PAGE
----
Yes, the Cubs have won the Craig Kimbrel sweepstakes — a contest that apparently no team cared to enter for the first two months of the season.
Does that particular detail reveal something in and of itself? Hard to say. But the point is the most consistently dominant reliever in Fantasy is back in play.
And in a situation where his claim to saves shouldn't be the least bit in question.
The Cubs have been making due with Pedro Strop, a fine setup man who nonetheless seemed a little overmatched in the starring role. When he went down with a hamstring injury, Steve Cishek proved sufficient, but Strop is back occupying the role now. So while the Cubs have a number of decent bullpen options, none have the lockdown ability that contending teams are accustomed to using in the ninth inning.
And since it's a question that needs to be raised given league-wide bullpen trends, the Cubs will definitely use Kimbrel in the ninth inning. Consistently. For Joe Maddon's reputation as a breaker of traditions, he has always held to a traditional closer, even when the selection wasn't so great.
Now, he has maybe the best in history.
Oh sure, Mariano Rivera has longevity and postseason accolades and all that. And they matter. But inning for inning, here's a reminder of just how good Kimbrel has been, since the world seems to have forgotten:
Craig Kimbrel career MLB ranks— Christopher Kamka (@ckamka) June 6, 2019
(Minimum 500 innings)
ERA+ 211 1st
K% 41.6% 1st
WHIP 0.920 2nd
Opp BA .154 1st
He's the only pitcher in MLB history with more saves (333) than hits allowed (285); minimum 2 saves
Has he lost something in recent years? The numbers, mainly the inconsistent walk rate, would suggest so, and it may be why no team was willing to meet his asking price this offseason. But given the starting point, "losing something" still translates to numbers like these:
In other words, he's still in the mix to be the best reliever in Fantasy Baseball, particularly on a contending club.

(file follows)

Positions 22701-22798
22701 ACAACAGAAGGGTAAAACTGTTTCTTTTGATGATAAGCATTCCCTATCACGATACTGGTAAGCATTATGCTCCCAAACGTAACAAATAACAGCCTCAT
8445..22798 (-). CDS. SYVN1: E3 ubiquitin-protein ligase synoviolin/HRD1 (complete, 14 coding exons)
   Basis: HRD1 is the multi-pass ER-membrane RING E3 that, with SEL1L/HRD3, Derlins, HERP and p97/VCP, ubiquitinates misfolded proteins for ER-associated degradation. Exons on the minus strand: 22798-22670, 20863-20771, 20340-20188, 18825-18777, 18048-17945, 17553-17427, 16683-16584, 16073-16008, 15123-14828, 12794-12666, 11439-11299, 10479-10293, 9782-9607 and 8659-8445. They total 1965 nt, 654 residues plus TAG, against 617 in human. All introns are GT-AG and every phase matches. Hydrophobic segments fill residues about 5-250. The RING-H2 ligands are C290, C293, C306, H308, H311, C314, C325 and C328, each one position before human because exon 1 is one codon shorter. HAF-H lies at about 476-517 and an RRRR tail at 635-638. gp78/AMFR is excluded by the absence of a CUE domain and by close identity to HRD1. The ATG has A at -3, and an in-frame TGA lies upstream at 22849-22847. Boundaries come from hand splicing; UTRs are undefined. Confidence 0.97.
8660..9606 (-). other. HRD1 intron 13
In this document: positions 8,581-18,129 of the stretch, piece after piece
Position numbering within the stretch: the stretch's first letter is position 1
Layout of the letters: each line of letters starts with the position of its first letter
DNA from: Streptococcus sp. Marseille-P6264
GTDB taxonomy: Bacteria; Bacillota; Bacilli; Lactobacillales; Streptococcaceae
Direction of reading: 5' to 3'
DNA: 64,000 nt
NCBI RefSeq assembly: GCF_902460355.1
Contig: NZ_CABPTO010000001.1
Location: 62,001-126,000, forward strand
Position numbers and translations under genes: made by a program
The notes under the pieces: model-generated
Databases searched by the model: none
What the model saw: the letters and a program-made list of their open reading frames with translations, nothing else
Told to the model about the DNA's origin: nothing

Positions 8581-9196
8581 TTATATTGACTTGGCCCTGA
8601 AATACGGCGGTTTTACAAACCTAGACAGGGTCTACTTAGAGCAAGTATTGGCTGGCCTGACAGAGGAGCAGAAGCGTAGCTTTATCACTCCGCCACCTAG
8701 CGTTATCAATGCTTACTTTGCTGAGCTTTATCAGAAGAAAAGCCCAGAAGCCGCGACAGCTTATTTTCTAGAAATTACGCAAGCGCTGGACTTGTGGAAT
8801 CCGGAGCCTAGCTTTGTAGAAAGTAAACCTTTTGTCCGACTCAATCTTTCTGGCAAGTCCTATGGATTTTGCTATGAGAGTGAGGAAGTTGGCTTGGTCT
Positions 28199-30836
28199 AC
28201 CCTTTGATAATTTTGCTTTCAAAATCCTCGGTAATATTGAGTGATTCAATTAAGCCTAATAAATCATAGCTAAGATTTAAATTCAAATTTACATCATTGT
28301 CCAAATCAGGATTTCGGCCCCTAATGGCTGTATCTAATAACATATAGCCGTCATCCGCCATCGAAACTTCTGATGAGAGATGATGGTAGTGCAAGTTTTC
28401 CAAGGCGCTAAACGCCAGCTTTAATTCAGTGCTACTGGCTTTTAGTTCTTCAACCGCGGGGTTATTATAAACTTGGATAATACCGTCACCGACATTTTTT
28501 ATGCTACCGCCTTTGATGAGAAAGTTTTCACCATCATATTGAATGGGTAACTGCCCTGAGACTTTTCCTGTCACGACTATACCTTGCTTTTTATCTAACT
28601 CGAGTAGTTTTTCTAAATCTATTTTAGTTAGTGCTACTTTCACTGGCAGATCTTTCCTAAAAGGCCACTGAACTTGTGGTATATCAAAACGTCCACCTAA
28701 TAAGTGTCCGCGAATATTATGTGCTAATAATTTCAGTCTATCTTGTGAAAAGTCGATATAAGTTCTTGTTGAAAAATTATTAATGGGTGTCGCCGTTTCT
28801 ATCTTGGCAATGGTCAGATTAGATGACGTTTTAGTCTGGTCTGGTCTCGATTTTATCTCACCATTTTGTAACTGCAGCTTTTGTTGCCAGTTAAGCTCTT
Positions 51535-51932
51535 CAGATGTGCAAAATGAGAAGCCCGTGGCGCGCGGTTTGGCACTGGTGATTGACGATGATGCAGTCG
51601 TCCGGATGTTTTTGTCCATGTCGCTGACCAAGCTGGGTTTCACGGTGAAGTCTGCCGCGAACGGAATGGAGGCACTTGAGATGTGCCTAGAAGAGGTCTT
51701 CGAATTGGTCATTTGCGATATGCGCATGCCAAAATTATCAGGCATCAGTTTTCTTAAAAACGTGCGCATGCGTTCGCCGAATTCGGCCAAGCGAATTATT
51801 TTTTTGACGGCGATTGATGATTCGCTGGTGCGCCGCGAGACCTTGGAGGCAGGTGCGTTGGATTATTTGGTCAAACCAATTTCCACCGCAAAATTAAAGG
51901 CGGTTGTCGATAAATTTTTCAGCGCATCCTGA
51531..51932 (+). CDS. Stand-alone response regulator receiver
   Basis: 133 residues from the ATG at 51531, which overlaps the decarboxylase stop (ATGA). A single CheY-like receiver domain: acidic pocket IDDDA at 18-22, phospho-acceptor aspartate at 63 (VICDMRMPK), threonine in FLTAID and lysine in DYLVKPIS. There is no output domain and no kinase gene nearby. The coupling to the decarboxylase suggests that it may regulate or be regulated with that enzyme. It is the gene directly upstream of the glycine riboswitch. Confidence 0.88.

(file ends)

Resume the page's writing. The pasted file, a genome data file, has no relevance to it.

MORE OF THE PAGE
Or at least he would be if not for the added wrinkle: Is he ready to go? Right now? How long before he will be? Can we trust he's actually ready when he and the Cubs say he's ready?
Because you may not know, but hasty build-ups following delayed signings haven't always turned out so well for the pitchers who followed that path. The most recent case involving a high-profile closer was Greg Holland just last year, who agreed to a deal with the Cardinals on Opening Day only to put together a 7.92 ERA and 2.24 WHIP in 32 appearances and be released before season's end. He has rebounded this year with the Diamondbacks, which only adds to the mystery of what in the world happened last season.
Here's one part of it: He made his first Cardinals appearance only a week after slipping on the uniform. It doesn't sound like the Cubs will push Kimbrel as hard, at least judging from manager Joe Maddon's comments when presented with the hypothetical over the weekend:
"You'd have to lay out a track there for him to get ready again," Maddon said. "Probably a minimum of three weeks, I would say something like that. You'd have to get him in some games. You'd have to get out there and get through the daily process of being sore. ... There's normally going to be a process to get him up to speed."
So ... factor that into your Kimbrel assessment. The payoff may not be immediate, which may be for the best. And even if the Cubs shortchange the buildup, we shouldn't just assume it'll go as poorly as it did for Holland. We're talking a sample of one, and the one wasn't of the caliber of Kimbrel.
Taking everything into consideration — elite pitcher, good situation, probable wait, with some risk attached — I'm ranking Kimbrel 12th among the true relievers (a little lower if you factor in Brandon Woodruff and Tyler Glasnow), with the potential to move into the top five once he's back pitching and pitching well.